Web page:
Gov. Robert F. McDonnell told members of the University of Virginia’s governing board Friday that if they do not resolve the leadership crisis at the historic school next week, he will remove all of them.

McDonnell (R), who had repeatedly resisted involving himself in the escalating troubles at the state’s flagship university, sent a stern three-page letter to the Board of Visitors late Friday, nearly two weeks after the ouster of President Teresa Sullivan.

The board has called a special meeting Tuesday to discuss whether to reinstate Sullivan. But McDonnell said if the 15 voting board members cannot make a decision at that meeting, he will ask all of them to resign. If they refuse, he will remove them for cause, a power granted to him by state law but rarely used.

“Let me be absolutely clear: I want final action by the board on Tuesday,’’ he wrote. “If you fail to do so, I will ask for the resignation of the entire board on Wednesday. Regardless of your decision, I expect you to make a clear, detailed and unified statement on the future leadership of the university.”

Rector Helen E. Dragas, head of the board and advocate of replacing Sullivan, said in a statement that she agreed that a final resolution is needed so the “U-Va. family” can move on.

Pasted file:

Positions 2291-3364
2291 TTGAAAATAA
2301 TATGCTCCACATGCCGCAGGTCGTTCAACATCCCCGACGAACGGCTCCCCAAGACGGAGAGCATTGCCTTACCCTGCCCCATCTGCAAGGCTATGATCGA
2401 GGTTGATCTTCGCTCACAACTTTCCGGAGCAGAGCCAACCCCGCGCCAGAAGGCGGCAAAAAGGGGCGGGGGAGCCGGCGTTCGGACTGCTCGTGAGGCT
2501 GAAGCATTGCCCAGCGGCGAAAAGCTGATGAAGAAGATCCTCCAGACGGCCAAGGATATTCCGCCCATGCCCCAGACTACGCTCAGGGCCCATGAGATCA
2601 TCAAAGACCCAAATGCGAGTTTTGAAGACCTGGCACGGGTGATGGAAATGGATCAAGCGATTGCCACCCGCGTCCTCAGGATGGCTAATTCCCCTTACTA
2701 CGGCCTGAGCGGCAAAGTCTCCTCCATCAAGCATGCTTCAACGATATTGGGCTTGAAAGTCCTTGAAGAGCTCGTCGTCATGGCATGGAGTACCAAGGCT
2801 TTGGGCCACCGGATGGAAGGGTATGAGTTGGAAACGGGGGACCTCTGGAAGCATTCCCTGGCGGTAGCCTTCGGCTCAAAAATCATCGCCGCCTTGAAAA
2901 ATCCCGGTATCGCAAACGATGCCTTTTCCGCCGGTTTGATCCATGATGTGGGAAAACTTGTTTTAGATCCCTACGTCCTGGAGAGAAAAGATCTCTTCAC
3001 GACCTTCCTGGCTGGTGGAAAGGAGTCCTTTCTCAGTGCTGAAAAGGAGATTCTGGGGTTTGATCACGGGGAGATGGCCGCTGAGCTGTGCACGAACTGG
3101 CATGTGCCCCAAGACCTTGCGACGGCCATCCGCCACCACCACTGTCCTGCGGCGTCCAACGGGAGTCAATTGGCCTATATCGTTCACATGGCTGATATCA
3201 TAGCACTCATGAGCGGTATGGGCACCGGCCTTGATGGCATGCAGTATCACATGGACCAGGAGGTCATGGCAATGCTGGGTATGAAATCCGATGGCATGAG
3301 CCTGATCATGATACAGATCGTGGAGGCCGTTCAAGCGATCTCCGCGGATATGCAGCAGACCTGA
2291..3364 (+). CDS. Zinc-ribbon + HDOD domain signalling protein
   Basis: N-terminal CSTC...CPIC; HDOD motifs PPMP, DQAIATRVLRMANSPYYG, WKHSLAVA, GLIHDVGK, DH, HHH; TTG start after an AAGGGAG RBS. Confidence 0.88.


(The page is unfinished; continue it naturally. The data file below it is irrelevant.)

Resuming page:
“I appreciate the governor’s leadership in affirming the importance of board governance, and that we alone are appointed to make these decisions on behalf of the university, free of influence from outside political, personal or media pressure,’’ Dragas said. “I look forward to a respectful and dignified meeting on Tuesday, and to an important discussion of the implications of any decision we make on the ability of future boards to lead the university.”

Earlier Friday, Carl P. Zeithaml, the dean tapped to become interim president, said he would suspend discussions about taking the helm until Sullivan’s situation is resolved. His action reflected the deepening uncertainty over the school’s leadership.

The university founded by Thomas Jefferson has been in an uproar for nearly two weeks. The dispute has come to be seen as a battle over the future of the university, with Dragas seeking faster change in response to financial pressures and Sullivan advocating an incremental approach within academic traditions.

In a lengthy statement, McDonnell faulted the school’s board for “procedural mistakes,” including a lack of transparency and failing to communicate the reasons for their decision to remove Sullivan. He derided “vitriolic comments” directed at Dragas, as well as vandalism on the campus and threats to refuse to acknowledge the legitimacy of the interim president.

“This should be viewed as a disagreement within the family, not a war,’’ he said. “Mr. Jefferson would have expected a higher level of discourse where people forcefully and civilly express their concerns.”

McDonnell has shown a willingness to remake other boards when he does not like the direction they are taking. He replaced 10 of 11 members of the Virginia Port Authority last year. Last week he removed a member of the Metropolitan Washington Airports Authority board for cause.